Although we are one of the most prosperous countries on earth, we die younger and have higher rates of disease than other developed nations. We use the phrase “Standard American Diet” to describe the stereotypical diet of most Americans.
The problem with the Standard American Diet (SAD) is that it consists of high amounts of processed and packaged foods, refined carbohydrates and added sugars, refined fats and oils and processed meats. Unfortunately, vegetables, whole grains, legumes and good quality protein sources are lacking.
The most commonly consumed foods as part of the Standard American Diet include:
• Fried foods
• Inflammatory oils
• Grain-based desserts
• Processed foods
• Processed meats (e.g. bacon and deli meats)
• Red meat
• Refined grains (white pasta, white flour, etc.)
• Sugar-sweetened beverages
The Standard American Diet (SAD) is a major contributing factor to the development of chronic disease states in the US. According to the Centers for Disease Control, six out of every 10 Americans have at least one chronic disease, and four in 10 have two or more chronic diseases. Chronic diseases such as heart disease, cancer, diabetes and obesity are the leading causes of death and disability in the U.S.
Nearly 42 percent of U.S. adults are considered obese today, which contributes to chronic illnesses such as:
• Certain types of cancer
• Cardiovascular disease
• Higher fasting blood glucose
• Increased LDL cholesterol
• Metabolic syndrome
• Type 2 diabetes
The Standard American Diet is also lacking in key nutrients such as calcium, potassium, fiber and vitamin D, all of which play a vital role in maintaining our body functions and health.
The good news is there are changes you can make to avoid the pitfalls of the Standard American Diet.
1. Limit your intake of ultra-processed foods, such as packaged desserts and crackers. These are loaded with sodium, sugar, inflammatory fats, preservatives, and artificial flavors. If it comes in a box, check the ingredient list first to see if it contains heavily processed, unhealthy ingredients.
2. Eat the rainbow by focusing on fruits and vegetables in a wide variety of colors. Adult women need at least 1 1/2 cups of fruit and 2 1/2 cups of vegetables each day. Adult men need 2 cups of fruit and 3 1/2 cups of vegetables. Most Americans fall short of these goals.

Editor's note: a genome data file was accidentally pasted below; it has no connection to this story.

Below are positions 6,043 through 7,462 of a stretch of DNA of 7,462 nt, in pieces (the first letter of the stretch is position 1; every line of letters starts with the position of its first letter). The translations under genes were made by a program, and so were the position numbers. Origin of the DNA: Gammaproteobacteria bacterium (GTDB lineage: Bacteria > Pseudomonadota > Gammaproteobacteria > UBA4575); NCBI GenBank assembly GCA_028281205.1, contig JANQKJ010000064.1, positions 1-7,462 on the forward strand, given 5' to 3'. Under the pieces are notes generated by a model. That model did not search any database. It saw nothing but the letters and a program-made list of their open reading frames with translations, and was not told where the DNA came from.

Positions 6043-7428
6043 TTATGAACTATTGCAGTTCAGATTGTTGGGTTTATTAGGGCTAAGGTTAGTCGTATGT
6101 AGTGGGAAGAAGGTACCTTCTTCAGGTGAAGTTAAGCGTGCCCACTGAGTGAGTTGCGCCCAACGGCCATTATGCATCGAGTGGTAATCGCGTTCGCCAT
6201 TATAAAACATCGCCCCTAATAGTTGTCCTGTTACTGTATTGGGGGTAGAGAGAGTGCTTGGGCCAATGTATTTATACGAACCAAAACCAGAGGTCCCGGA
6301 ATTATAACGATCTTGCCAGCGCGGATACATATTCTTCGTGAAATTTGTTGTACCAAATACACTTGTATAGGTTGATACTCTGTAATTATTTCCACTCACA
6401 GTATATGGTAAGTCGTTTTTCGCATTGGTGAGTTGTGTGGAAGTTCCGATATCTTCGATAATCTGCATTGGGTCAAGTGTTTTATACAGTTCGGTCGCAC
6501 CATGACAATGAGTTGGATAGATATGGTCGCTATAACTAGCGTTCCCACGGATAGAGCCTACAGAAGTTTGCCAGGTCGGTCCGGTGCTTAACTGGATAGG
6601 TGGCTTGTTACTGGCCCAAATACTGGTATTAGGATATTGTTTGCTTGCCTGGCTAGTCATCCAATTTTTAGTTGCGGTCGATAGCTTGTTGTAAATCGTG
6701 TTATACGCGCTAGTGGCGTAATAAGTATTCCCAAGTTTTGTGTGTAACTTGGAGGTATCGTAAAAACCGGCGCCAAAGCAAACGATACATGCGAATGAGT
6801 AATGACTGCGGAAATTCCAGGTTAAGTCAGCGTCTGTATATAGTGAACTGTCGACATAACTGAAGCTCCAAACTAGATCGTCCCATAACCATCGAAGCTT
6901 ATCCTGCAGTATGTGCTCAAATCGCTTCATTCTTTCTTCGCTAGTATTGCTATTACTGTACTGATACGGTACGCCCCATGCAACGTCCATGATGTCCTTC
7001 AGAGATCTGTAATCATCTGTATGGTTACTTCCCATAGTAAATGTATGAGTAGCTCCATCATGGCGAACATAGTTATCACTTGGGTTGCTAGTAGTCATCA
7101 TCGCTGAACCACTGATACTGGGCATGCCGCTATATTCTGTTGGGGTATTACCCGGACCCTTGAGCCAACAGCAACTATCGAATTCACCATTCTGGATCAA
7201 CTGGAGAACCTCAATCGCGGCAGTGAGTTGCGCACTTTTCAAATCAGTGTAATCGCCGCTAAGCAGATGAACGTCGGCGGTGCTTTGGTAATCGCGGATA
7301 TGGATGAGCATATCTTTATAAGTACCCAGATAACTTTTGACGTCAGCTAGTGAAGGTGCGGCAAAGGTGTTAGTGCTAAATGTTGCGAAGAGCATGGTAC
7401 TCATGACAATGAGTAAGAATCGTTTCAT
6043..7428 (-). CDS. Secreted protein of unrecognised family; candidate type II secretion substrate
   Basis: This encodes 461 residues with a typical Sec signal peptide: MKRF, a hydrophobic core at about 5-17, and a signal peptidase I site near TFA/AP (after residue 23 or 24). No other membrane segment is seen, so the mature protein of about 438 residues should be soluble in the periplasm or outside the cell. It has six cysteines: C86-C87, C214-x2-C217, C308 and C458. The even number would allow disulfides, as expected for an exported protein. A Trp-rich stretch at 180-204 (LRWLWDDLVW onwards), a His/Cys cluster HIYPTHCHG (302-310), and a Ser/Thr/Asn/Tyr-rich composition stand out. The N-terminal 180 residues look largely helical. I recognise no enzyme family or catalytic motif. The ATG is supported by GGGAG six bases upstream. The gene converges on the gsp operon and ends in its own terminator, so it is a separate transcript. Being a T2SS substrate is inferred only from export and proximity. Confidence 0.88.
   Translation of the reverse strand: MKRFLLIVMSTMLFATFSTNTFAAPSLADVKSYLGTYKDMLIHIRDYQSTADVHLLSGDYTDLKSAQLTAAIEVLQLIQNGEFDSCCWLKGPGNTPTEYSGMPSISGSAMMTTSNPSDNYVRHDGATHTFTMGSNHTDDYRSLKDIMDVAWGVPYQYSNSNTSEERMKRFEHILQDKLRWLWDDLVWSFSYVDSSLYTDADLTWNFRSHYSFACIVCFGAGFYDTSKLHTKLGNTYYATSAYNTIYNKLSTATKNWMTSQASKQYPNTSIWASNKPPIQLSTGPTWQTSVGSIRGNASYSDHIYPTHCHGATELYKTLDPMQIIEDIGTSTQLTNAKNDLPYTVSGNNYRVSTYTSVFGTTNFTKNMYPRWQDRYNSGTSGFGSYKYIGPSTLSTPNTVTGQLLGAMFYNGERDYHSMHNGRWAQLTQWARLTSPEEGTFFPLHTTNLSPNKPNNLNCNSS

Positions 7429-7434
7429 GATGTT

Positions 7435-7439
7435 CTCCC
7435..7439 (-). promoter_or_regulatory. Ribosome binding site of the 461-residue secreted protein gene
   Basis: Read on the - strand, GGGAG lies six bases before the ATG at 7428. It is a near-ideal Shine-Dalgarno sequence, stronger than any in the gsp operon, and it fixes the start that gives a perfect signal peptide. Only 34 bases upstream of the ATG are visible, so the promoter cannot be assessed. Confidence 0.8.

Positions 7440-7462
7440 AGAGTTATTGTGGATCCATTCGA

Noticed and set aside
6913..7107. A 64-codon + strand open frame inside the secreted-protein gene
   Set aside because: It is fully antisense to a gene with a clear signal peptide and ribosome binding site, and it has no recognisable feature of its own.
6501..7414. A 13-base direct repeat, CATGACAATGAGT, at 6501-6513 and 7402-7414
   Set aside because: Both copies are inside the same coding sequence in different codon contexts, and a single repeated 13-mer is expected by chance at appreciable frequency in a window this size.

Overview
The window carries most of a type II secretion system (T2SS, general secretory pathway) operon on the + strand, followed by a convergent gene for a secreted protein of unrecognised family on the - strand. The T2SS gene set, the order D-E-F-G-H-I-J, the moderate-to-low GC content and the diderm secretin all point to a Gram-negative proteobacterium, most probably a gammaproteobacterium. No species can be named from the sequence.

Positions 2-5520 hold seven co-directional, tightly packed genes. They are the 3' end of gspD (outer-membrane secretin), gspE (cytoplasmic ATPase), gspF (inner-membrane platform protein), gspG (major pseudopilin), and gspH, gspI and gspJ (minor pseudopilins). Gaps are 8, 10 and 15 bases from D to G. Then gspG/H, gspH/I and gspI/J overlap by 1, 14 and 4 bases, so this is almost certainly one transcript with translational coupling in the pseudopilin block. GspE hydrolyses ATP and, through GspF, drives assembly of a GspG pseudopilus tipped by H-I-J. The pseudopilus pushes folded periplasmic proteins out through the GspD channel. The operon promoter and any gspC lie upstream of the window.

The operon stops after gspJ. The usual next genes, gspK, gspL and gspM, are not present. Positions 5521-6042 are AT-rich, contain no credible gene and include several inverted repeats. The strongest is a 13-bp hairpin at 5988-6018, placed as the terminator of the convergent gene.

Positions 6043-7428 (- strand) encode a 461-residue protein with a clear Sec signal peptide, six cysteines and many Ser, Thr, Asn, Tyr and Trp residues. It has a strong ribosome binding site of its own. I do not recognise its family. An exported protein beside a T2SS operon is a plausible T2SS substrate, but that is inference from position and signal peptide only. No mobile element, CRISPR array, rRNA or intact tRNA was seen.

3. Eat more plant-based proteins, such as lentils, peas and beans. Not only do you get fiber, but also B vitamins and magnesium. Simply swap out a few meat-based meals for ones containing beans and legumes each week.
4. Make half your grains whole—brown rice, whole wheat flour or barley. Refined grains lose many of their nutrients, so sticking to whole grains means you keep the iron, protein, fiber, and B vitamins.
5. Look out for added sugar. Added sugar is the sugar added to foods to make them taste better. You probably already know it’s in soft drinks and desserts, but you can also find it in marinara sauce, peanut butter, ketchup, and salad dressing. Added sugars account for 13 percent of the average American’s total caloric intake each day. The current recommendation for added sugar for women is 5 teaspoons of sugar per day and 9 teaspoons for men per day.
6. Cook meals at home. Eating out is not only hard on your wallet—it also affects your overall health. Studies show that people who consumed dinner prepared at home at least six times a week consumed less sugar, fat, and calories than individuals who ate at home once per week.
7. Make it convenient. Keep washed, fresh vegetables in clear, easily visible containers in the refrigerator so you’re more likely to grab those first.
You don’t have to become a victim of the Standard American Diet and eating healthy doesn’t have to be hard. Focus on eating whole, fresh foods that have been minimally processed and have short ingredient lists. Try new things and branch out—you might even find you like it better!
Contact: Phil Knows Food for more information (732) 991-7680 email NourishYourBodyRD@gmail.com